We live in an age of unprecedented ease and connectedness. With just one click, we can teach, learn, create, meet, build, buy, sell, socialize, and more — all from the comfort of our favorite couch. It’s undoubtedly a great time to be alive. Unfortunately, great reward tends to come hand-in-hand with great risk. In the world of cyber, that risk is posed by hackers whose cunning abilities are traveling beyond current security measures at an astonishing rate.
According to a study done by Munich Re, nine in ten companies have experienced an instance of cyber-hacking. Although common sense would indicate executives should observe this statistic, take the initiative and begin to establish strong cyber fortifications, this isn't the case. Astonishingly, Only 48% of organizations which experienced breaches in 2016 have made updates to their security, and only 38% of global organizations feel currently prepared to combat a sophisticated attack (“2015 Global Cybersecurity Status Report”, ISACA International).
From an individual standpoint, an encounter with a cyber hacker could prove to be damaging; for a corporation guarding hordes of sensitive, personal consumer data, that same run-in could be catastrophic. Big or small, cybersecurity is an issue belonging to every business, and ensuring readiness now will save time, money and headache later on. Luckily, Fortalice is here to help. We've assembled a list of six questions to help your business assess its’ cybersecurity preparedness:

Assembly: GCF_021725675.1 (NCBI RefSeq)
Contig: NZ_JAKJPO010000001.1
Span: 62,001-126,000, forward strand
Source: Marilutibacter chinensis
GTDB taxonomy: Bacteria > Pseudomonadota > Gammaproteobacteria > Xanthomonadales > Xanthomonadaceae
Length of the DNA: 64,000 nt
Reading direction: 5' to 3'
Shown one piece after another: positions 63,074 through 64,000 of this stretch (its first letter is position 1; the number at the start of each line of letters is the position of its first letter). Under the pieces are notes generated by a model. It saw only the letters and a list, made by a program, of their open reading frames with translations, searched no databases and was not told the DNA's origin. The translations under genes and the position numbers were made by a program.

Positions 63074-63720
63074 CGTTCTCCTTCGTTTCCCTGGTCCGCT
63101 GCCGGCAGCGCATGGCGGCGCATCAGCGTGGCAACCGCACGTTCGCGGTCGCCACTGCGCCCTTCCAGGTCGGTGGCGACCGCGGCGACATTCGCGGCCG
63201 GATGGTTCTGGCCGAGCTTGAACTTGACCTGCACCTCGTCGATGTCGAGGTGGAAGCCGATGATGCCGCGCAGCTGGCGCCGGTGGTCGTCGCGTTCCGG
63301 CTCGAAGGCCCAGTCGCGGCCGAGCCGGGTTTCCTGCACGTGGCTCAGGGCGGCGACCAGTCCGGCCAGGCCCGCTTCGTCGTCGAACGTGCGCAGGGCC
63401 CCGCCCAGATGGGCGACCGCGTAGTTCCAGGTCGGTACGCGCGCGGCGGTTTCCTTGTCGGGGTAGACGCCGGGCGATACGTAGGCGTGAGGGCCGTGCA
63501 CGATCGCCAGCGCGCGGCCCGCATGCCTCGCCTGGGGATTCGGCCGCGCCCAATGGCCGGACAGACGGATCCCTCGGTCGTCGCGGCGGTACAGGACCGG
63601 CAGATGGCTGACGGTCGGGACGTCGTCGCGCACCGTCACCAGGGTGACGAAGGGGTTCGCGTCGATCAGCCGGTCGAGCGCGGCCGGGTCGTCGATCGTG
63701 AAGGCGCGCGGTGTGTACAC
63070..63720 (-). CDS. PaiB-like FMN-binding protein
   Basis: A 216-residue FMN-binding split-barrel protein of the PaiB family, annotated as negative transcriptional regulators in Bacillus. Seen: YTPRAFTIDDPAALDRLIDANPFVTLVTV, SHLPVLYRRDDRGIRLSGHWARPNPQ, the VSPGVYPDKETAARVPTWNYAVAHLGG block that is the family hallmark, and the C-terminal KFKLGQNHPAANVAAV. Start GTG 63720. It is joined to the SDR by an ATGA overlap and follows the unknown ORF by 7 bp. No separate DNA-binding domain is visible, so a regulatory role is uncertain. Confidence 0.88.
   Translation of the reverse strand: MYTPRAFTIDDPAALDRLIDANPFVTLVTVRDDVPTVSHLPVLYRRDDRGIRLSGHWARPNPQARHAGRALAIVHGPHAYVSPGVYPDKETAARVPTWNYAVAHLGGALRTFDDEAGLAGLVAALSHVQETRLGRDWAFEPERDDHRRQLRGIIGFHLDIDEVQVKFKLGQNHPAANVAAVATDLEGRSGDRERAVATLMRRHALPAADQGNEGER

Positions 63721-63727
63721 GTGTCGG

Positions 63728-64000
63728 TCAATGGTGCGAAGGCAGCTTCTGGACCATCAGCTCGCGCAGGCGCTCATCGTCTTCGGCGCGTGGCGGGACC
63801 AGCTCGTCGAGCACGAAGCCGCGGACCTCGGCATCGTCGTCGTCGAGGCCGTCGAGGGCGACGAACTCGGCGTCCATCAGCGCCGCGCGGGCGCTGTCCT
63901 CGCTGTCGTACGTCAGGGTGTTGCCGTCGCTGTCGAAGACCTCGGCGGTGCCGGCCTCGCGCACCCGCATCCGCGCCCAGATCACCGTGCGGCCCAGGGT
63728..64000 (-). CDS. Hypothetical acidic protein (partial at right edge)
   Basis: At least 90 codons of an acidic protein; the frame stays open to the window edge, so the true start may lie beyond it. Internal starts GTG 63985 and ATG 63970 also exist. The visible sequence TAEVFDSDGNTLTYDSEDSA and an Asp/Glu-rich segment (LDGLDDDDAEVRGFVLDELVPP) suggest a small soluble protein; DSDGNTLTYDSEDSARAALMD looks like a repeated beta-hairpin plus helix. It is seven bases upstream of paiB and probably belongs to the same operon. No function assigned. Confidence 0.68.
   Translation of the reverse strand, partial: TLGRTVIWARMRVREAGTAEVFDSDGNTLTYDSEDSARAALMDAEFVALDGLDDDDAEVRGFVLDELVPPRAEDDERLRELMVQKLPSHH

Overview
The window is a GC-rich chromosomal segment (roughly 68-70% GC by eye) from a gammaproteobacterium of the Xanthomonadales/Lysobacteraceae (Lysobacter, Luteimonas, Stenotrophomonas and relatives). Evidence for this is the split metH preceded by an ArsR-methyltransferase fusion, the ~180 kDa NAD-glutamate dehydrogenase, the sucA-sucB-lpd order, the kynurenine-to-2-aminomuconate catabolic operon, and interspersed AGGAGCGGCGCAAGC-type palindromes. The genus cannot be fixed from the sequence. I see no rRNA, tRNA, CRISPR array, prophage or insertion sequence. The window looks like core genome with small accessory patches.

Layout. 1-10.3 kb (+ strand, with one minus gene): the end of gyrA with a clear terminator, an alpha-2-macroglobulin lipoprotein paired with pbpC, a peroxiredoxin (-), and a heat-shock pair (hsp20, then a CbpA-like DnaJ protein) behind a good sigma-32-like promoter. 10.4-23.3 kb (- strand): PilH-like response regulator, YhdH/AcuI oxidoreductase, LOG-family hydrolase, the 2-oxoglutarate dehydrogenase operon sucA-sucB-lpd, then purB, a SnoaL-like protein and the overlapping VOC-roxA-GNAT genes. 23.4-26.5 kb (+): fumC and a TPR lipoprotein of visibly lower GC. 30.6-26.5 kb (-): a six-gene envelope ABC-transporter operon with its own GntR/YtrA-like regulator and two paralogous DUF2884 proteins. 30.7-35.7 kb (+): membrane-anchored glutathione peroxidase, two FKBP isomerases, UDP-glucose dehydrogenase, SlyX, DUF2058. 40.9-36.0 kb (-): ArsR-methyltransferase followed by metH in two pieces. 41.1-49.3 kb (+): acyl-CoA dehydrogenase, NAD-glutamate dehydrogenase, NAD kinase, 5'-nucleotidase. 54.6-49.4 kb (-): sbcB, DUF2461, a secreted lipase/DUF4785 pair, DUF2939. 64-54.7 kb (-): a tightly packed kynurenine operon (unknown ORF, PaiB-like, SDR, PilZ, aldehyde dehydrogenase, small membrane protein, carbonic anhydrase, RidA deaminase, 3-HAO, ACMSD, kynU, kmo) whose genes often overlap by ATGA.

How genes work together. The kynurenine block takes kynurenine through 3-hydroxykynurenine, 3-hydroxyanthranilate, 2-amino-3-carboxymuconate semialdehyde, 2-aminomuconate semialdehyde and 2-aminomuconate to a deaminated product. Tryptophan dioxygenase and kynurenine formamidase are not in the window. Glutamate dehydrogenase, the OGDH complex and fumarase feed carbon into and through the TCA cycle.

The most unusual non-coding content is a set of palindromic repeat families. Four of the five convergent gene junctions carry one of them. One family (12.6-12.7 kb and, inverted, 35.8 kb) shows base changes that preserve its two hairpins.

1. Is our team educated?
Humans have now surpassed machines as the top target for cyber thieves. On average, a hack occurs every 39 seconds and wide-spread cyber ignorance makes it that much easier for attackers to succeed. Creating frequent, relevant, and engaging training programs will reduce the number of cyber vulnerabilities caused by employee negligence, error, and susceptibility to social engineering.
2. Is leadership setting an example?
It is vital for employees to grasp the implications of a data breach, recognize potential risks and take the initiative to avoid human error. For staff to take cybersecurity seriously, management must first set a definite example.
3. What are our top critical assets?
Not all data is created equal. Organizations should prioritize their top two or three critical assets and vigorously defend those against adversaries.
4. Who is in charge of office cybersecurity oversight?
Determine who has jurisdiction over cybersecurity for your organization. Make sure the chains of command are clear so, in the event of a breach, your team is organized and able to focus on fixing the problem.
5. How will we handle a breach?
External response is crucial when reacting to a cyber attack or data breach. Determine whether you will work with the proper authorities and how you will communicate to your customers.
6. What is our cyber footprint?
Organizations should do a full-scale review of their cyber footprint — include employee habits and behaviors, customer assistance methods (do you only use social media to contact customers?), and the technologies used to conduct day-to-day business.